My lab uses advanced microscopy to figure out how bacteria grow and divide. We study how proteins act as tiny nanoscale machines to build complex biological structures, with a particular focus on how bacteria remodel their cell envelope, which is one of the most important targets for antibiotics. To achieve this we use single molecule microscopy to follow the activity of individual proteins at nanoscale resolution inside live bacteria.
Uri Alon (https://www.weizmann.ac.il/mcb/UriAlon/) is a fearless interdisciplinary scientist who works across physics and biology, making significant contributions across multiple fields. Uri communicates science passionately with humour and songs - his science songs are well worth looking up on YouTube. His book, Introduction to Systems Biology, was the first to really convince me that reductionist physical principles can be genuinely useful in biology, and played a big part in inspiring my approach to research.
Dr Holden is the supervisor for the below project:
University of Registration: University of Warwick
BBSRC Research Themes: Understanding the Rules of Life (Microbiology)
Bacteria are surrounded by a mesh-like cell wall which protects them from bursting due to their high internal pressure of turgor pressure. A better understanding of the fundamental principles of bacterial cell wall remodelling will help us to understand how bacteria resist antibiotics and may help identify new targets for antibiotic drug development.
In the Holden lab at Warwick University, we study the biology and biophysics of bacterial cell wall remodelling in Bacillus subtilis and Escherichia coli (see [1,2]). We currently focus on two closely related protein machineries: the elongasome, responsible for growing the bacterial cell wall by adding new material to it, and the divisome, responsible for dividing the cell by building a mid-cell crosswall (septum). We investigate how these nanoscale cell wall synthesis complexes precisely build and sculpt a comparatively massive micron-sized bacterial cell wall. This problem bridges microbiology, biophysics, and super-resolution microscopy.
Principal techniques used in our lab include:
- In vivo and in vitro single molecule fluorescence microscopy - to follow the activity of individual proteins directly in living cells as they build the cell wall or in vitro using reconstitution approaches
- Super-resolution microscopy - to image the organisation of proteins in vivo with nanoscale resolution
- Molecular microbiology, bacterial genetics and bacterial cell biology - to understand how the proteins work at the molecular level,
- Image analysis and data science - to analyse complex microscopy datasets.
About Our Lab
The Holden lab are a diverse group of biologists, biophysicists and microscopists who investigate fundamental mechanisms of bacterial cell envelope remodelling using advanced light microscopy (see e.g. [1,2]). We are based at the brand new £54M Interdisciplinary Biosciences Building at the School of Life Sciences, University of Warwick, which brings together researchers from microbiology, eukaryotic cell biology and neuroscience in a single interdisciplinary, collaborative environment with state-of-the-art facilities. Further information about the lab can be found at https://holdenlab.github.io/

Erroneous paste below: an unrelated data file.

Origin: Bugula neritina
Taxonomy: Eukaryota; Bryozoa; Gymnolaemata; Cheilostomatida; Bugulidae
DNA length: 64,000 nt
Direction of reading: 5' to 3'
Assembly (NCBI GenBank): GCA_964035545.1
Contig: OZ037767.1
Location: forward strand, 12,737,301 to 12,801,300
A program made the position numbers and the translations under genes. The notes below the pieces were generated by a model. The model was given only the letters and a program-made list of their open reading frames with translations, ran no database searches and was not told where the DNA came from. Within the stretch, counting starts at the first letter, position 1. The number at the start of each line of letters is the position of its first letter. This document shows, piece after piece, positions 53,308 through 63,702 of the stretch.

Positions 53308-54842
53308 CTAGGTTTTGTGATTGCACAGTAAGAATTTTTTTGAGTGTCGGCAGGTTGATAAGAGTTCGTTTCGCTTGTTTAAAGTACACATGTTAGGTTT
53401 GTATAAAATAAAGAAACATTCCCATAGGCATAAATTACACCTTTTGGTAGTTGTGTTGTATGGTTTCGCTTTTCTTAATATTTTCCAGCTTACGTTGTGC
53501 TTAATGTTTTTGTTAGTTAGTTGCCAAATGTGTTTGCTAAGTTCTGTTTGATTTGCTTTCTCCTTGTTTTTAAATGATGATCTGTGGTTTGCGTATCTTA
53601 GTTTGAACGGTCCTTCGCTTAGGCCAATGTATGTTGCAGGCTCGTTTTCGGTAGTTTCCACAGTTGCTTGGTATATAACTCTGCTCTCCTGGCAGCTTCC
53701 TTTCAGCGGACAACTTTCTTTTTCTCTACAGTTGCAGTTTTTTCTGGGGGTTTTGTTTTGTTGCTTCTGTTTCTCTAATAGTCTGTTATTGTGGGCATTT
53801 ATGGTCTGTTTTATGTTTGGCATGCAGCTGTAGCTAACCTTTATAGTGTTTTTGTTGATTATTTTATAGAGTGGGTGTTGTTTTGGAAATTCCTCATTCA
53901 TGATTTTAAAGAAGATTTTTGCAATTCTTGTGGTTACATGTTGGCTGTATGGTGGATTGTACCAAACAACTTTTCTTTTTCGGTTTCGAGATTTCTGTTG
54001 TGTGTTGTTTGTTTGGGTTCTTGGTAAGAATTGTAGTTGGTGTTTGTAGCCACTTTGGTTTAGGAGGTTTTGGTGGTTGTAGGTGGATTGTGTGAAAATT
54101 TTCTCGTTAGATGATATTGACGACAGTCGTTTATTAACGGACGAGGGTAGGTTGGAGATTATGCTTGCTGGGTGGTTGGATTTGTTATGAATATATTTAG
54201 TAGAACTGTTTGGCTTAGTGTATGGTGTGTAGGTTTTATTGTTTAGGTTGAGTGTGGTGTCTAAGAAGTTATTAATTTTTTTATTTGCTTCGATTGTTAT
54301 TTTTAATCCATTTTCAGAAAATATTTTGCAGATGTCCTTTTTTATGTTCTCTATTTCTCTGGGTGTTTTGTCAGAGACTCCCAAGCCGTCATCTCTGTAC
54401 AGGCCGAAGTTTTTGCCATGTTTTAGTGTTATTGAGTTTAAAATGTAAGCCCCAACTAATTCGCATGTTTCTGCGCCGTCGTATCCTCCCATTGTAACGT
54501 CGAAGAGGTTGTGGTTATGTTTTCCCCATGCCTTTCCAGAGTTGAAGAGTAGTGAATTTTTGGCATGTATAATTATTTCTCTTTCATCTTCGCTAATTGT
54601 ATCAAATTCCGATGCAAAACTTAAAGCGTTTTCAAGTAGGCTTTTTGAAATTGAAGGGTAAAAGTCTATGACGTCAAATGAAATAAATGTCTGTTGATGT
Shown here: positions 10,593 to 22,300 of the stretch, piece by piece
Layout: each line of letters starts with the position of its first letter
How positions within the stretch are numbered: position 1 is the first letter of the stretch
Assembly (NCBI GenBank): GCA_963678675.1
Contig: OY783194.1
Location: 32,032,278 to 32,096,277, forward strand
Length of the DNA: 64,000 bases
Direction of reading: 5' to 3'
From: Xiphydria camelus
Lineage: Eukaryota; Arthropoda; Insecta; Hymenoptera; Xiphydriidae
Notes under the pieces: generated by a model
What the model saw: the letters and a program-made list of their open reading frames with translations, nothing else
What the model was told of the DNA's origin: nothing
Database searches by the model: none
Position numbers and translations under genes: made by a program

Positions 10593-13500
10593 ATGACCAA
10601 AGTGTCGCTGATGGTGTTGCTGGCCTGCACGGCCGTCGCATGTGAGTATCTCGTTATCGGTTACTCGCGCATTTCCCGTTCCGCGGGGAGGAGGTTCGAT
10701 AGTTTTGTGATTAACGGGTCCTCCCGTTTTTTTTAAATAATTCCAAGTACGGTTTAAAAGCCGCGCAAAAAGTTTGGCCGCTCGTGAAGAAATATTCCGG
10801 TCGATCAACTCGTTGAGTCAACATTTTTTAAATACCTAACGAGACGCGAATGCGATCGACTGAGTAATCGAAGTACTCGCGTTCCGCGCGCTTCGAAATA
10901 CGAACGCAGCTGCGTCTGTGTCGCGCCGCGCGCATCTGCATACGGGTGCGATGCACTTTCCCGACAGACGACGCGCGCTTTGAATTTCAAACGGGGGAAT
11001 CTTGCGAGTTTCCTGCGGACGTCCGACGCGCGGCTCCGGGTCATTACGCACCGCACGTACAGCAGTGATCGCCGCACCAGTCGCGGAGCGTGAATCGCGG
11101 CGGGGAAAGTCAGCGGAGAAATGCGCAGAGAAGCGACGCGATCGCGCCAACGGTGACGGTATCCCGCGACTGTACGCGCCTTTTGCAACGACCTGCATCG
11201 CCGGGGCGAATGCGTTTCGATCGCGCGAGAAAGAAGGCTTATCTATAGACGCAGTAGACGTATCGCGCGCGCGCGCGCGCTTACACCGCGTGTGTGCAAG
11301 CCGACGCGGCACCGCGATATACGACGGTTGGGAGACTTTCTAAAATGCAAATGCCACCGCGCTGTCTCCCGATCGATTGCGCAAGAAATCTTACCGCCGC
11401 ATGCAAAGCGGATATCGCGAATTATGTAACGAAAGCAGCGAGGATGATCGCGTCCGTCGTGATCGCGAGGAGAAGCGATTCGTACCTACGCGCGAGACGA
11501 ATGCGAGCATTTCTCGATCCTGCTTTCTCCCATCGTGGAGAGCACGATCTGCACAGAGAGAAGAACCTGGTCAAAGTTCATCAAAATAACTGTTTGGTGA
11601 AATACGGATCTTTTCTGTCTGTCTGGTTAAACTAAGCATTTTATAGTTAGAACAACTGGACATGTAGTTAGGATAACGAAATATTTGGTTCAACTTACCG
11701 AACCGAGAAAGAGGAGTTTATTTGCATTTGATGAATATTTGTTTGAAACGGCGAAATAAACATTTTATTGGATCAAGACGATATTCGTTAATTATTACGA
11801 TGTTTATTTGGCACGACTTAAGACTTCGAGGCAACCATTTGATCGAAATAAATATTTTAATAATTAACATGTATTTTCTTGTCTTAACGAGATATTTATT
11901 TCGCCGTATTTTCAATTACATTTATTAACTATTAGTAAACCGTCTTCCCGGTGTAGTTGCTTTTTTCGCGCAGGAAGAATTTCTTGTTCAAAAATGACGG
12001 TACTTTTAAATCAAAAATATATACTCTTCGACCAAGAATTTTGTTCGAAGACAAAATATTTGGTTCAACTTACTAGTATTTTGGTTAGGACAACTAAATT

We take a team science approach and are highly collaborative with a wide network of outstanding collaborators at Warwick and across the world including as far as Australia. During the PhD there will be substantial opportunity to engage in collaborative research.
Is This Project Right For You?
This project would suit students from either biology- or physics-allied disciplines, such as biochemistry, biomedical sciences or physics. The principal requirements for recruitment are outstanding potential, passion for fundamental science and a desire to work across disciplinary boundaries. Extensive interdisciplinary training will be provided and both the project and the training can be tailored to the initial skillset of the student.
What Will You Be Doing For Your PhD Research?
The final PhD project to fit broadly within the research directions described above and will be developed with the student according to their interests and skill set within a collaborative research environment. We urge students interested in the project to get in contact at earliest possible opportunity and engage in mini project opportunities (firstname.lastname@example.org).
K.D. Whitley, C. Jukes, N. Tregidgo, E. Karinou, P. Almada, Y. Cesbron, R. Henriques, C. Dekker, S. Holden, Nat. Commun. 12 (2021) 2448. https://doi.org/10.1038/s41467-021-22526-0.
A.W. Bisson-Filho, Y.-P. Hsu, G.R. Squyres, E. Kuru, F. Wu, C. Jukes, Y. Sun, C. Dekker, S. Holden, M.S. VanNieuwenhze, Y.V. Brun, E.C. Garner, Science. 355 (2017) 739–743. https://doi.org/10.1126/science.aak9973
Single molecule fluorescence microscopy, super-resolution fluorescence microscopy (supervision training)
Quantitative image and data analysis with Python and ImageJ (supervision training).
Bacterial cell biology, bacterial genetics, molecular biology (supervision training)
Collaborative projects could involve additional skills eg biochemistry (with Roper lab, Warwick), computational molecular dynamics (with Stansfeld lab, Warwick).
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